Derrick Lewis Brings That Southern Heat to the Octagon

Fightland Blog

By Fightland Staff


BJ Penn—a true fighter—said good-bye to mixed martial arts fans this weekend, after Frankie Edgar dominantly took the win at TUF 19’s grand finale. It was a bittersweet moment, after all, BJ Penn is a legend. Some say, even, that The Prodigy is the greatest MMA athlete of all time. And he was defeated gracefully inasmuch as Frankie “The Answer” Edgar showcased some of the best fighting we have lately seen. 

As far as seasoned athletes go, BJ Penn is certainly in his autumn, and we bid farewell. The evening, however, presented a new force, a fighter whose power is only rising, a fighter whose spring is in full-swing. Derrick “The Black Beast” Lewis is pounding his name onto the UFC’s list of elite athletes.

At six foot three and 264 pounds, the New Orleans heavyweight has been professionally fighting since 2010, and has not lost a fight since the summer of 2011. The two fights he lost were by decision—no one’s knocked him out, and no one’s submitted him. His UFC debut fight was canceled due to injury, but Lewis came right back to his next fight and pounded on Jack May’s head until the ref pulled him off and gave him the TKO.

A mixed martial arts record spanning four years, however, is still a growing animal, but The Black Beast is no stranger to fighting. Growing up in New Orleans and Houston, Lewis trained in boxing, and would often get into street fights, and later on, in Texas, went to jail while attending Kilgore College on a full athletic scholarship as a football star.

Upon his release, he took every drop of energy in him and turned it entirely to boxing—and ultimately to mixed martial arts, after a friend suggested he try it out.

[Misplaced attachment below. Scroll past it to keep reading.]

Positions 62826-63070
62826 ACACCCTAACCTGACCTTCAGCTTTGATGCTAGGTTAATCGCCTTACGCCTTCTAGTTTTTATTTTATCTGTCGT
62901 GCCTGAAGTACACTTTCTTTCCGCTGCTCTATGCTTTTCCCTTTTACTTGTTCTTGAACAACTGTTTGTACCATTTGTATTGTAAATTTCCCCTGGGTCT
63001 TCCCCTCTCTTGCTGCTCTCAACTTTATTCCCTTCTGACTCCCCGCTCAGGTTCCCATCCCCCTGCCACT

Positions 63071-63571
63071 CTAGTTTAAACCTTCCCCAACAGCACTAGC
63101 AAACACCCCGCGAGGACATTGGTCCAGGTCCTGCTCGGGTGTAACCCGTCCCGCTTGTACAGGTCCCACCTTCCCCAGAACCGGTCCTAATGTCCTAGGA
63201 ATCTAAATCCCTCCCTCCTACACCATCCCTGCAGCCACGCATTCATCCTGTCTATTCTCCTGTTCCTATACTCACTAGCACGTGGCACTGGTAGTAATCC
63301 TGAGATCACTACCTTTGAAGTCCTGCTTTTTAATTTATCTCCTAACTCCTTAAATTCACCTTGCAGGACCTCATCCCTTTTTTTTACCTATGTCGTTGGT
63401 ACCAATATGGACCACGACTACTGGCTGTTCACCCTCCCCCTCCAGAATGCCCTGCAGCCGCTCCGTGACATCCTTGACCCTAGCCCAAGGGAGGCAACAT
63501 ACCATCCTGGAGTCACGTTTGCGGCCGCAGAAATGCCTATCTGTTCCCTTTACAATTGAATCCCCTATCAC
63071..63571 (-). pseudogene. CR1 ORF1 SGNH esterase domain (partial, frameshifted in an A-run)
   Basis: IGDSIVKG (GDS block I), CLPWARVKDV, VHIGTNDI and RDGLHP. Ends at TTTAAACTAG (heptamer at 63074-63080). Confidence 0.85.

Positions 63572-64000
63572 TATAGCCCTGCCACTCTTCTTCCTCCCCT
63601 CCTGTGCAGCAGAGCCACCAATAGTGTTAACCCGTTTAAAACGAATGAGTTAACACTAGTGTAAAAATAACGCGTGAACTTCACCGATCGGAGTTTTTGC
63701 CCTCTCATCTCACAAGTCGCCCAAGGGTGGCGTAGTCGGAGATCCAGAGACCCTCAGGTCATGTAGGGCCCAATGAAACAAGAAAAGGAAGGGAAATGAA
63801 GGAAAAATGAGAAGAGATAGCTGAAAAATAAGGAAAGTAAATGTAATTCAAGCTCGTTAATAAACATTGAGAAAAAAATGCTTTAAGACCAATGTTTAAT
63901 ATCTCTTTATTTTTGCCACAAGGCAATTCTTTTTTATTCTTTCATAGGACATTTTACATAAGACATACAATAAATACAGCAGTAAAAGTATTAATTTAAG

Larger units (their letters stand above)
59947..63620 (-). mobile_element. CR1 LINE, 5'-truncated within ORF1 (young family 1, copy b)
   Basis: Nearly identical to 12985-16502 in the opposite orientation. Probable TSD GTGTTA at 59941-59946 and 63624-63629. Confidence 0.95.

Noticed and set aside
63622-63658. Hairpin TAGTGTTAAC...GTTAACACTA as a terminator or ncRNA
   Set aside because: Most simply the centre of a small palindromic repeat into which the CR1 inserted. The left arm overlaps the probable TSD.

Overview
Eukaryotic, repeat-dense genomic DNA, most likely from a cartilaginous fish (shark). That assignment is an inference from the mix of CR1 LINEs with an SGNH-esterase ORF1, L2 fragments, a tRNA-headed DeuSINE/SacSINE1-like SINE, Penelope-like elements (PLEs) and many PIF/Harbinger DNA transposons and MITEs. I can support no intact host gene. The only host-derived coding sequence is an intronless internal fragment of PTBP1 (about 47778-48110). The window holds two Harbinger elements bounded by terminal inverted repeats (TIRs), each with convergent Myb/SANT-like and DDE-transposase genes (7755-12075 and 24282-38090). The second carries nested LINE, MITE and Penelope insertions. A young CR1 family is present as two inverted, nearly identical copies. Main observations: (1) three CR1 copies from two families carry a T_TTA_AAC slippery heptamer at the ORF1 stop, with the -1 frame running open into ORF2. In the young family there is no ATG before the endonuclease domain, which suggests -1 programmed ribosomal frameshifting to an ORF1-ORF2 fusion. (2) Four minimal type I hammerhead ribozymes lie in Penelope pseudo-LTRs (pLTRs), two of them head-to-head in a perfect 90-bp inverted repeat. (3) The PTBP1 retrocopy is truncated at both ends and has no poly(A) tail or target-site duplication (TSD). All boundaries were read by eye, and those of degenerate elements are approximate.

Fighting out of 40oz Fight Club in Houston, Derrick Lewis has become a favorite among MMA fans, and this weekend against Guto Inocente, he showed everyone why. 

The entirety of the first—and only—round belonged to this leviathan. He knew how to manage Inocente. He moved with purpose and power, each step thunderous. He stalked until the right moment to strike, when he popped Inocente with a tremendous right that crumpled him. He came down once or twice until the ref pulled him off. 

A massive victory: exciting as hell and loud as falling timber. During the press conference after the fight, Dana White said everyone likes a true fighter. Like BJ Penn, Derrick Lewis is a true fighter. The UFC is better for itself having someone like Lewis—tried, tested… a warrior.

It’s also really awesome to see someone turned life around like he did—from struggle to success, Lewis is a tremendously important positive role model in the UFC. They should really tout that.

As far as who’s next, there’s all sorts of talks as to who will try to take Lewis down. He said he’s eyeing Matt Mitrione. The sound of that shakes our sternum. 


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